Palm oil

Glycidol and fatty acid esters: what they are and what dangers they hide

As you may have noticed, since September / October 2015, the claim "without palm oil, saturated fats and hydrogenated fats" is reported in most of the food products on supermarket shelves, as well as in advertisements. Palm oil and palm kernel oil in particular are the substances that have most attracted the attention of consumers; but what is the reason?

Palm oil, extracted from palm fruits, and palm kernel oil, derived from dried and ground palm seeds, contain a lot of saturated fatty acids and are commonly used by the food industry because they have a low cost and an optimal semi-solid consistency. particularly suitable for the preparation of packaged sweets and snacks, but also in the production of cosmetics and biofuels. The only risk associated with excessive consumption of saturated fat is the increase in "bad" LDL cholesterol, which predisposes to cardiovascular disease.

The extraction of this type of oil also constitutes an important ecological problem in Southeast Asia, raising problems for the conservation of forests and biodiversity, with consequent exploitation of the local population. Lately, some large multinationals are committed to using only oils from respectful crops dedicated exclusively to palm without implementing deforestation interventions.

As with acrylamide, however, the problem does not lie in the oil itself but in the substances that are formed during its processing. In fact, some substances that are formed during the refining processes of vegetable oils and fats are under accusation.

Among these substances, already identified at the end of the 1970s in the production process of hydrolyzed vegetable proteins as flavor enhancers for packaged foods, include glycidol, present mainly in fats in the form of glycidyl esters (GE), 3-monochloropropanediol ( 3-MCDP), 2-monochloropropanediol (2-MCDP) and related fatty acid esters. In order for these substances to form, the food oils must be brought to temperatures above 200 ° C, which characterize the refining phase.

This treatment makes it possible to obtain an oil from raw materials such as the seeds or fruits of a plant; however, the various phases and the high temperatures degrade the organoleptic properties of the product, adding instead chemicals such as those described, which can represent a danger to the health of the final consumers.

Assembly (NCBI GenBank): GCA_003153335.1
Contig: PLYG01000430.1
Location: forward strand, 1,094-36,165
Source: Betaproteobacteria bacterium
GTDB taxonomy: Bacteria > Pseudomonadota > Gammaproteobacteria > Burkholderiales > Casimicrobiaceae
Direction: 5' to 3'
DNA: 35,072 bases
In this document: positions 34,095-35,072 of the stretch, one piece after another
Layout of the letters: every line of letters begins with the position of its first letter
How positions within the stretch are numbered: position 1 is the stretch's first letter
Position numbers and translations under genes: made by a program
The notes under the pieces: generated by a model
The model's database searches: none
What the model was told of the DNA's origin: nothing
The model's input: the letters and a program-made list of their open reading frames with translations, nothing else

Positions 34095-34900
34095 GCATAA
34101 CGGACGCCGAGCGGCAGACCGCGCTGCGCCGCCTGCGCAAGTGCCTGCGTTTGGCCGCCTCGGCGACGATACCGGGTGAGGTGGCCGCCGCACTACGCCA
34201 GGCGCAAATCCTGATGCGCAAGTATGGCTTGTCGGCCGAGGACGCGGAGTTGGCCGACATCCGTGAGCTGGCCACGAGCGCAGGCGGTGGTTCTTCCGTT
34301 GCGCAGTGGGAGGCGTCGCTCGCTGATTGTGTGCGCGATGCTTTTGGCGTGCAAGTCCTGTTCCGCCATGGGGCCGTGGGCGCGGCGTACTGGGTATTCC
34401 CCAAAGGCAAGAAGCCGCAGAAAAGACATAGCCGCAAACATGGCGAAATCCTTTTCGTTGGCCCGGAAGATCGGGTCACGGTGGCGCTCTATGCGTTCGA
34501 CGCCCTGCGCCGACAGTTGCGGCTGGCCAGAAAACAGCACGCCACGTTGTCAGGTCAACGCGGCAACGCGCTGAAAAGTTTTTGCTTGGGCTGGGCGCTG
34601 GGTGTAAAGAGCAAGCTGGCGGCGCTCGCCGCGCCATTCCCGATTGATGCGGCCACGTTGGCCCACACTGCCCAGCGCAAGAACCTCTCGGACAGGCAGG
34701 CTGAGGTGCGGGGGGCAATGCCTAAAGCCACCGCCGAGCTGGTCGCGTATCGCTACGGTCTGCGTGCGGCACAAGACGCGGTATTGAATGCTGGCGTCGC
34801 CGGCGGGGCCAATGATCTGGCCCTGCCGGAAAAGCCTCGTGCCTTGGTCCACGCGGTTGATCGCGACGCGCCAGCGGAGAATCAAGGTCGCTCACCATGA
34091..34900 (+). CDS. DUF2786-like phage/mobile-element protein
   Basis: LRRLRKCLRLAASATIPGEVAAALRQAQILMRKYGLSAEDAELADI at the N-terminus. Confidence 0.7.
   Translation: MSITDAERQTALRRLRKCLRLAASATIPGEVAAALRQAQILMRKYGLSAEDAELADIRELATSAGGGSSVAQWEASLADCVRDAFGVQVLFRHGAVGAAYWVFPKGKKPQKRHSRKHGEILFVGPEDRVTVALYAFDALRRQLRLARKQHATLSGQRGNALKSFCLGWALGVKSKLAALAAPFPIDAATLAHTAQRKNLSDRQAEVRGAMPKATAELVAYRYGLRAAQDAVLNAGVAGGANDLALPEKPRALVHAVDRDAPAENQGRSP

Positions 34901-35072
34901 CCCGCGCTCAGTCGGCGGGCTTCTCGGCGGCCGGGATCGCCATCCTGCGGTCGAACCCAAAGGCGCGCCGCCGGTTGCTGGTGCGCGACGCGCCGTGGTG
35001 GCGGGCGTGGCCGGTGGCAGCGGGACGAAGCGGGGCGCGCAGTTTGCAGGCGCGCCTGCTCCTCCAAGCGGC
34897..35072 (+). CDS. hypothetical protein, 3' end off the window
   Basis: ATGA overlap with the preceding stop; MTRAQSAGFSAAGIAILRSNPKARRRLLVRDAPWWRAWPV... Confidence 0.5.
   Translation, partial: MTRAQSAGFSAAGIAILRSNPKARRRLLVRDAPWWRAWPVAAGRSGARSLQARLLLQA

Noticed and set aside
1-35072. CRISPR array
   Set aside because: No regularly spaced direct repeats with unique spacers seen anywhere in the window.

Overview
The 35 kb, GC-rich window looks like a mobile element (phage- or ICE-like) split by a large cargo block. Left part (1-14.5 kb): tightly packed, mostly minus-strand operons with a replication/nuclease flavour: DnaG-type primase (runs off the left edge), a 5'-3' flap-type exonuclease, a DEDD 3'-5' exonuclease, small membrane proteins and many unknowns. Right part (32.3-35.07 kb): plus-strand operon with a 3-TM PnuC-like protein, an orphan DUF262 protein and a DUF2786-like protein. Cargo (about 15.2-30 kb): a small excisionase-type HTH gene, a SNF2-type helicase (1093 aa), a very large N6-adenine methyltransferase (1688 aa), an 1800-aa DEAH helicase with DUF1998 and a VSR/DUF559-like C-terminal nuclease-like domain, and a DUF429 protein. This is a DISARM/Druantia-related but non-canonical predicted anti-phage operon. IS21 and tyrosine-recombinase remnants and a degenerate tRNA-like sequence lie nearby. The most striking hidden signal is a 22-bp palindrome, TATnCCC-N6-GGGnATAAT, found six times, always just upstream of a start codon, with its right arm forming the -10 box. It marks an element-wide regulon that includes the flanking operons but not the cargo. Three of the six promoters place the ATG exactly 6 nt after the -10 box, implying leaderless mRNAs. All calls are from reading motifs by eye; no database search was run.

The only advantage of this process, compared to a cold-pressed oil, is a higher smoke point: in fact, the oils processed in this way are suitable for frying or industrial food preparations. In any case, a refined oil is to be considered second choice. Refining takes place in 6 phases during which the seeds or fruits are treated with solvents to make them more palatable and less acidic; since the vitamins present are destroyed, the legislation allows the addition of antioxidant additives to protect the oil from rancidity.

Glycidol and fatty acid esters are therefore also present in many vegetable fats such as corn, peanuts, rapeseed, sunflower, margarine, baked confectionery, chocolate spreads, some ready-made sauces, sauces and baby food ; however, it has been found that palm and palm kernel oil, with the same processing technique and quantity of product, contain the highest percentage of it.

Following a request from the European Commission (EC), in March 2016, the internal committee of experts in food toxicology of EFSA (European Food Safety Authority) published the results of a study on health risks. related to GE, 3- and 2-MCDP. The data used to formulate the scientific opinion comes exclusively from in vitro tests and in vivo experiments conducted on laboratory animals since, as in the case of acrylamide, data on toxicity for humans are still scarce.

At very high concentrations, difficult to reach with daily nutrition, 3- and 2-MCDP, dissolved in the water of laboratory animals, are genotoxic or are able to alter the genetic heritage of cells causing the onset of tumors in several organs . In addition to these effects, the 3 substances also showed a toxic effect on the kidneys and destruction of the muscle layers and of the heart, with mechanisms still unknown.